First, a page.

Lyme disease, an emerging healthcare threat in North America and Europe, is caused by a spirochete of Borrelia species [18,19,20,21]. It is transmitted to humans by the bite of infected black-legged ticks fed on infected animals, namely, deer [19]. Other tick-borne diseases in humans include relapsing fever, Rocky Mountain spotted fever, epidemic typhus, anaplasmosis, ehrlichiosis, Tick-borne encephalitis, Crimean–Congo hemorrhagic fever, and Powassan virus disease [22,23,24,25]. Another emerging zoonotic disease is Mpox (monkeypox). It causes symptoms similar to but milder than smallpox. There is no available treatment specifically for Mpox, but supportive care can be useful [26,27]. Overall, the impact of zoonotic diseases on animal and human health and the economy can be significant. Zoonotic diseases are estimated to cause 2.5 billion human illnesses and 2.7 million human deaths annually, with annual economic losses running into billions of dollars [28,29].
There are several challenges in controlling zoonotic infections that negatively impact human health. Since new pathogens keep emerging as zoonotic infections, many zoonotic diseases do not have available effective countermeasures such as drugs and vaccines. For instance, supportive care is the only treatment option for many zoonotic diseases, including HPS (hantavirus pulmonary syndrome) and MERS [4,30]. Zoonotic diseases involve multiple hosts and modes of transmission, for example, avian influenza can infect wild and domestic birds as well as humans [31]. The involvement of multiple hosts makes the transmission of zoonotic disease complex. Moreover, zoonotic diseases can occur in many regions of the world with limited surveillance and monitoring, which makes it challenging to detect the outbreaks and implement timely control measures. Finally, the lack of funding, personnel, and infrastructure restrict the effective implementation of control measures. These challenges highlight the importance of investing in research and resources for the timely prevention of emerging zoonotic diseases. The recent COVID-19 pandemic raised the public awareness of the danger posed by zoonotic diseases and accelerated the development of novel therapeutics, vaccines, and diagnostics tests. A notable example includes the rapid commercialization of RNA vaccines for COVID-19 developed by Pfizer-BioNTech and Moderna. This progress made in vaccine development has paved the way for vaccine development for other emerging diseases.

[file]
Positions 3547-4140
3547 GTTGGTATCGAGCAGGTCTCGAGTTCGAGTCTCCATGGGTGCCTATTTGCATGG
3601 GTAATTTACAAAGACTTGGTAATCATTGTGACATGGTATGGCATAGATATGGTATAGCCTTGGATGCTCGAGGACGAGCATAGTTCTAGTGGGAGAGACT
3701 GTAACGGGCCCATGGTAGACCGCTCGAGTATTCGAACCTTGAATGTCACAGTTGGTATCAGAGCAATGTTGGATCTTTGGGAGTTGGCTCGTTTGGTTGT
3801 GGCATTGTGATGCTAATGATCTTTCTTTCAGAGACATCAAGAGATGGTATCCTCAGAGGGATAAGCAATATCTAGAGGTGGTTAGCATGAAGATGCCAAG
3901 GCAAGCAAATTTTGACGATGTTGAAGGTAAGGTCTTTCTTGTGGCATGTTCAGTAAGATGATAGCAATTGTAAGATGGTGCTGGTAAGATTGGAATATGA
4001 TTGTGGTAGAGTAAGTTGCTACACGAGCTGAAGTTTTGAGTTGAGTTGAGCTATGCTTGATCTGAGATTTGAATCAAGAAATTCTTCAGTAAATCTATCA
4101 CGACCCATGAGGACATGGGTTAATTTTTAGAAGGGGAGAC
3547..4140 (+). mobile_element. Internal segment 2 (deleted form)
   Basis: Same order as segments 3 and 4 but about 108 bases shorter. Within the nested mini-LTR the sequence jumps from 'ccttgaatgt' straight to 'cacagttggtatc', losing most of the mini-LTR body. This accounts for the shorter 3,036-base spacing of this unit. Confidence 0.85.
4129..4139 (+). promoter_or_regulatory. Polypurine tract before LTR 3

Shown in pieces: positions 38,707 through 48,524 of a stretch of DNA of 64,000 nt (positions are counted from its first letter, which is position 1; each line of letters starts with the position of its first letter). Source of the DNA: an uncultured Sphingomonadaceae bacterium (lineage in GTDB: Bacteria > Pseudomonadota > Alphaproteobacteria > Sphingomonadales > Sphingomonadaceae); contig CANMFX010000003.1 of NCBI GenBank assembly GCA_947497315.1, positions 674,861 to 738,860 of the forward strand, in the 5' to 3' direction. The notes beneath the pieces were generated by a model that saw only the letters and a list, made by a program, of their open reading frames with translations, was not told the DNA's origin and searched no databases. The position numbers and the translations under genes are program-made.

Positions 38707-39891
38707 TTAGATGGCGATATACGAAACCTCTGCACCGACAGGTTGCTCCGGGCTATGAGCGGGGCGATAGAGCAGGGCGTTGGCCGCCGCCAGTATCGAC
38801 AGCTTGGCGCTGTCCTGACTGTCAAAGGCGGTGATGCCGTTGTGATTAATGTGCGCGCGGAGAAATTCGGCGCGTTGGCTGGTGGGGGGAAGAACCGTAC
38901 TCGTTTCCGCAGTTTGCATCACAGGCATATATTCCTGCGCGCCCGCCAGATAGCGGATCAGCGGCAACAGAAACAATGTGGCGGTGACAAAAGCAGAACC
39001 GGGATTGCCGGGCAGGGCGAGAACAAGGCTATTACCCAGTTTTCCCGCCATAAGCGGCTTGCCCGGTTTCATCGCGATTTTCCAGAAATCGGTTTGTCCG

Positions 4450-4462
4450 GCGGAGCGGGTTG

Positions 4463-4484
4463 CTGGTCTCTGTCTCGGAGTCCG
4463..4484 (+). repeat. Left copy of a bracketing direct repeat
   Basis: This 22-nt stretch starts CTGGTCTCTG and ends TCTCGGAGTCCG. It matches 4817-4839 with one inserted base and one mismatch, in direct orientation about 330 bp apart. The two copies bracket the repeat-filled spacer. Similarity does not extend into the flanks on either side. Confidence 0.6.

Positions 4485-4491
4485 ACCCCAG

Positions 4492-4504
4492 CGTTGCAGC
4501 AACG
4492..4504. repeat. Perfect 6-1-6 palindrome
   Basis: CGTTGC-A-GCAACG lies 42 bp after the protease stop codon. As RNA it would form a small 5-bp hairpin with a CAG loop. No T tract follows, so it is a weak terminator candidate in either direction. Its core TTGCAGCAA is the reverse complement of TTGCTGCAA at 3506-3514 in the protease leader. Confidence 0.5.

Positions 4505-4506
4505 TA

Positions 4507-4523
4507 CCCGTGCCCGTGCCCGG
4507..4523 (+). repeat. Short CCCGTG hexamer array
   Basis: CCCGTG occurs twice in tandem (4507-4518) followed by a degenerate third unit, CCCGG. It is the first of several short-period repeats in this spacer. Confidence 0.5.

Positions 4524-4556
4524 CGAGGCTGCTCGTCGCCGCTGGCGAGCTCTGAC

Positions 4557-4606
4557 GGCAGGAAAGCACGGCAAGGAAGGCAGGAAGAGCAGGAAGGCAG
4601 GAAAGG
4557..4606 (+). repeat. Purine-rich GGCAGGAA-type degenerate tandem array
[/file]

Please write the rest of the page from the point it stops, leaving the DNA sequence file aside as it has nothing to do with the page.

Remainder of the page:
To tackle these hurdles, a multifaceted approach involving increased investment in research, the development of drugs and vaccines, enhanced surveillance systems, and effective public health interventions is of paramount importance. Moreover, it also necessitates the adoption of a One Health strategy, which acknowledges the connection between human, animal, and environmental health and involves collaboration across sectors and disciplines to control the spread of zoonotic diseases [32]. Additionally, similar platforms, namely, ZOVER, need to be used with the genomic data of potential reservoir species to monitor zoonotic diseases [33]. In this Special Issue of Zoonoses, we invite studies related to the basic, translational, clinical, and epidemiological aspects of zoonotic diseases.

Conflicts of Interest

The authors declare no conflict of interest.


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MDPI and ACS Style

Sharma, A.K.; Dhasmana, N.; Arora, G. Bridging the Gap: Exploring the Connection between Animal and Human Health. Zoonotic Dis. 2023, 3, 176-178.

AMA Style

Sharma AK, Dhasmana N, Arora G. Bridging the Gap: Exploring the Connection between Animal and Human Health. Zoonotic Diseases. 2023; 3(2):176-178.

Chicago/Turabian Style

Sharma, Aditya Kumar, Neha Dhasmana, and Gunjan Arora. 2023. "Bridging the Gap: Exploring the Connection between Animal and Human Health" Zoonotic Diseases 3, no. 2: 176-178.